A whole-of-government approach to engage the European private sector for investment and development

Kilian Karger via Unsplash


Regardless of the EU election outcomes, stronger engagement of Europe’s private sector for external investment and development will likely remain a top priority for the EU. In this commentary for our series ‘To the new leaders of Europe’, Karim Karaki explains how the EU and its member states can achieve this, drawing from practical examples from several EU countries.

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    As my colleague San Bilal argues, the extent to which the EU and its member states will achieve their economic and geostrategic objectives and increase their development impact will depend on whether the new EU leadership manages to connect its internal policies to its external action more effectively.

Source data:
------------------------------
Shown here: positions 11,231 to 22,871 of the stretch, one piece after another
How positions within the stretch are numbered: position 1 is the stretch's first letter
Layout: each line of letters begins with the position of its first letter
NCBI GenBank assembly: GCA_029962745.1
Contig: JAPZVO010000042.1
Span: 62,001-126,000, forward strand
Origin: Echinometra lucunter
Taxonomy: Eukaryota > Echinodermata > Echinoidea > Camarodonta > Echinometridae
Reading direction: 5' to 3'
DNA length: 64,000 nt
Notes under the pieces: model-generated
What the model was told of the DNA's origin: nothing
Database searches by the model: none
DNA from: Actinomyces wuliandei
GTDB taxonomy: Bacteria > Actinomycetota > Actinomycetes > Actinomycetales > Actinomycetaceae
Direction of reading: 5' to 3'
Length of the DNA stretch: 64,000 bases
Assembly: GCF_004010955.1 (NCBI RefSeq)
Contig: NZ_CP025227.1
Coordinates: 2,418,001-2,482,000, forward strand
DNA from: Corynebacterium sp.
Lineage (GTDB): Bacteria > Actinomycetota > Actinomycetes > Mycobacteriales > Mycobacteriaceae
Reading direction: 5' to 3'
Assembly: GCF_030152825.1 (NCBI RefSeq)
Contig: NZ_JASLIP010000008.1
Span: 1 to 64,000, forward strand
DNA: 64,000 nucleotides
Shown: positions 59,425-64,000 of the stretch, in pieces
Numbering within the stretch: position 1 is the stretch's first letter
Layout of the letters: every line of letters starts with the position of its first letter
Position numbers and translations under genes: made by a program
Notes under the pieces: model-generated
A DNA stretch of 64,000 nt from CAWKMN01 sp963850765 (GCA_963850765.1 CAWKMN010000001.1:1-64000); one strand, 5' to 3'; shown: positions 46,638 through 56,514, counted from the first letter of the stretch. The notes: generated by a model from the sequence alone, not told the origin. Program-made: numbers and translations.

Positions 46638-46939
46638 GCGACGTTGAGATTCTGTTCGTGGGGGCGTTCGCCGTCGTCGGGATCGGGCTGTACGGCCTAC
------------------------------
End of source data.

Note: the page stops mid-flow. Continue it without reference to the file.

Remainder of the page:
A key component of realising this goal is engaging the European private sector in external investment and development, as the EU's Global Gateway strategy emphasises. Regardless of the EU election outcomes, this issue is expected to remain a top priority at the EU level. Yet, more than two years after the Global Gateway strategy was introduced, several member states – especially those with a high share of SMEs and a limited export finance landscape – have raised questions on involving their domestic private sector in EU external investment ambitions.

    If the EU and its member states want to improve their set of tools for development and geostrategic external investment, it could look at the innovative experiences of countries like the Netherlands, which have pioneered the engagement of their domestic private sector in development and integrated economic and geostrategic objectives into their development objectives. Exploring several of these innovative experiences, three key recommendations emerge.

    1. Differentiate and target your private sector engagement